Magazines are more heterogeneous than is commonly assumed, and strength lies in a distinctive brand. To right the course, we recommend the industry carry out bespoke reviews that outline brand-specific audiences, use-cases and revenue solutions, and exploit systematic audience data to optimise all brand manifestations - with enhanced marketing income a secondary benefit

  • Facebook
  • Google
Internet, Media, Mobile, UK Media 6 October 2017
Consumer magazines: economic and technological disruption

Persistent, anaemic economic growth continues to constrict all spend on recreation and culture, especially for lower income consumers. Female readers, the bedrock of the magazine industry, will be especially hard hit by government austerity measures, which will begin to bite in 2013

Smartphone and tablet ownership amongst wealthier consumers has already impacted their spend on magazines. The industry can expect further shocks as mobile device penetration grows among older and also lower income demographics

New publishing platforms pose familiar challenges: publishers must compete with new online players from very different sectors; complexity and rapid change are a constant; historically low print magazine subscription volumes make the transition for publishers to data strategies and to develop flexible charging models more demanding than might otherwise be the case

Media 28 January 2013
Consumer Magazines: Print still key; radical innovation emerging

UK consumer magazine print circulation fell -9% in 2015 while total display advertising fell -7% as magazines continue to outperform other press categories.

However, the overall picture is still one of falling consumer and advertiser demand and the fierce competition for user attention and advertising spend online is reflected in consumer magazine digital display advertising growth of just 12%: about half of the total online display growth rate in 2015.

At the same time publishers are starting to embrace radical innovation using their brands to produce multiple revenue streams ranging from e-commerce to events, as we explore in our four publisher case studies included in this report.

Media 5 July 2016
Consumer Payment Companies

In this short note Chris Goodall looks at consumer payment technologies. He says that the banks and credit card companies are under no immediate threat from new technologies. Do not be confused by the wizard new technologies coming out of Nokia; technical advances are not going to change payment systems much in the next five years. Rather, he suggests, observers should focus on three interesting companies which use low technology solutions to solve particular payments problems. These companies support, rather than undermine, existing players in the consumer payments industry.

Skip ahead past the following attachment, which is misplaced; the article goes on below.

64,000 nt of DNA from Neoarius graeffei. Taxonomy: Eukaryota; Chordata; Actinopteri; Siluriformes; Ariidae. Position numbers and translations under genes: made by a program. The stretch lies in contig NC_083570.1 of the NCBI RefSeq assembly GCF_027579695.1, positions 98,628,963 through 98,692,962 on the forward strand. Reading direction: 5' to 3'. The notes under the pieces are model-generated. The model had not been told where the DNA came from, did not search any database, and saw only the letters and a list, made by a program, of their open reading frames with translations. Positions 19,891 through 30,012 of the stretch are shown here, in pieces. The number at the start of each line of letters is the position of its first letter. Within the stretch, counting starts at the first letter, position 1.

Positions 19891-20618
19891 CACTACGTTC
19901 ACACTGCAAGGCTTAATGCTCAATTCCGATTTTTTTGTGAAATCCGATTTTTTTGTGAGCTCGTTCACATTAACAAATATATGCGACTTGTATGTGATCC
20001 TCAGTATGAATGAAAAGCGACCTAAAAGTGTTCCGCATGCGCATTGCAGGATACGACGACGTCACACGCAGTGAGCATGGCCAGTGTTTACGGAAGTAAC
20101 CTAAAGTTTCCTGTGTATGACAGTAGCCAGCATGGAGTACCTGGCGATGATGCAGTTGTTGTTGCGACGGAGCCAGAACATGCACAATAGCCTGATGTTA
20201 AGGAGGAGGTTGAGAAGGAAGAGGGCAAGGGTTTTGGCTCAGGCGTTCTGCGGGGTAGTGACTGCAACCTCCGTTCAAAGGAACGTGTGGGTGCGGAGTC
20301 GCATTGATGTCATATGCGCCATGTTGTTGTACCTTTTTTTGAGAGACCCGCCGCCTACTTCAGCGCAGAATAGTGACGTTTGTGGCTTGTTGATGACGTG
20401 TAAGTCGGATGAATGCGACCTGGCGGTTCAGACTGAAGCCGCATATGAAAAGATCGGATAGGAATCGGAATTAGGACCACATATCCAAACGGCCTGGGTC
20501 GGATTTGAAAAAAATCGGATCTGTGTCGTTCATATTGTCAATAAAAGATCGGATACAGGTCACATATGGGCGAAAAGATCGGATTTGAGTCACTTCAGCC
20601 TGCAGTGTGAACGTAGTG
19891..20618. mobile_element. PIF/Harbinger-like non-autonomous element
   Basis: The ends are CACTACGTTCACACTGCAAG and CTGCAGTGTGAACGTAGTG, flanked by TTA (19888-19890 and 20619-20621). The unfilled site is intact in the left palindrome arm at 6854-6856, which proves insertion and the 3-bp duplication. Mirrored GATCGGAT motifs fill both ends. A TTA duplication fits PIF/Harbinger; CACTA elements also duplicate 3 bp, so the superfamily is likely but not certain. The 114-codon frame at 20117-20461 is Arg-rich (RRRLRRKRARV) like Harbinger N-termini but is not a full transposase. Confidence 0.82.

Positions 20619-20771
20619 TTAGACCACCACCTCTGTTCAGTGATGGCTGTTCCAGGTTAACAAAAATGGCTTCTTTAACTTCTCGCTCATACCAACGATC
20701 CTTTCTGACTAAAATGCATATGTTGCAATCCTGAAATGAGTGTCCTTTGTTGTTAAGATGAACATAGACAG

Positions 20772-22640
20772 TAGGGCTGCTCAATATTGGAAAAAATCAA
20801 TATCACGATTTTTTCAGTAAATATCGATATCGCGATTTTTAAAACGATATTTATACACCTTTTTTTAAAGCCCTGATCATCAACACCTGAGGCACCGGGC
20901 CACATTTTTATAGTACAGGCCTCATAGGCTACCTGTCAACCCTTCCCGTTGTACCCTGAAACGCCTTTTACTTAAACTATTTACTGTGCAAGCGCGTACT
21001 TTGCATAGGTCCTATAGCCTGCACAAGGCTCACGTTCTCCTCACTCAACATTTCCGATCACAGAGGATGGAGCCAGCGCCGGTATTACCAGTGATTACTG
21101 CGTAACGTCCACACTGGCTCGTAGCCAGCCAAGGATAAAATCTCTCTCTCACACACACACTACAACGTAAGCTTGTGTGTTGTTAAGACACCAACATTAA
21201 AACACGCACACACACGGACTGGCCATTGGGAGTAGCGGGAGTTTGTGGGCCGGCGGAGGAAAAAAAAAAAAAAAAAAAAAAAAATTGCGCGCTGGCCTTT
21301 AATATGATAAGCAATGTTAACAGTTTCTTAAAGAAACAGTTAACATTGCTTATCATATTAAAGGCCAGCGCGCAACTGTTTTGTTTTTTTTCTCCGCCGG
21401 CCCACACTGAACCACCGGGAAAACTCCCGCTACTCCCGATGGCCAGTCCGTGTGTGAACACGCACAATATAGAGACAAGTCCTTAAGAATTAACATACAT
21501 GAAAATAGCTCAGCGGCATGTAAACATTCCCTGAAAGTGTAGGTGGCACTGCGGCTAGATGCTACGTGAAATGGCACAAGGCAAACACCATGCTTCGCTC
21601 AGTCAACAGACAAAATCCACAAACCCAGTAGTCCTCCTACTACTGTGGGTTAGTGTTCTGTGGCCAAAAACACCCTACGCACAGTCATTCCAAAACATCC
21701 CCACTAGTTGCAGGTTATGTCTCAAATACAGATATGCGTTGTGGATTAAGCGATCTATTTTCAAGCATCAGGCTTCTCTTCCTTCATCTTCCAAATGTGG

Media, Telecoms 25 October 2001
Consumer Reactions to 3G

The service from '3' in the UK is one of the few examples of a 3G network in action in Europe. In this report we look at the evidence of customer experiences at 3 to determine the potential popularity of the services to a wider audience. Our sources include two studies performed by GSM operators and an NOP survey.

 

 

 

Telecoms, Mobile 27 October 2003
Consumers and digital marketing

UK digital advertising will grow beyond £10 billion by 2018 by our estimates, representing more than half of all advertising spend and delivering the most advanced large advertising market in the world on a per capita basis.

Nevertheless, we see critical issues in digital marketing that are frequently acknowledged, but hard to fix.

At the heart of our hypothesis is the view that the marketing industry – brands, agencies and media – has focused on technology and efficiencies at the expense of consumer experience and distinctiveness.

  • Facebook
  • Google
Internet, Media, Technology, Telecoms, TV 22 June 2016
Content marketing online in Europe to 2020

Paid placements for content marketing online in Europe will increase by 186% from 2014-2020, to over €2 billion

It is a particularly exciting area for premium publishers, who can leverage their content expertise to reverse the flight of ad money to lower-cost properties. Almost all are developing creative content offerings to capture this value

Metrics and measurement, disclosure and cost remain as challenges for content marketing online, but growth is strong due to high commitment to spend from advertisers

  • Facebook
  • Guardian Media Group
  • Vice Media
  • Yahoo
Non-UK Media, Internet, Media, Mobile 3 May 2016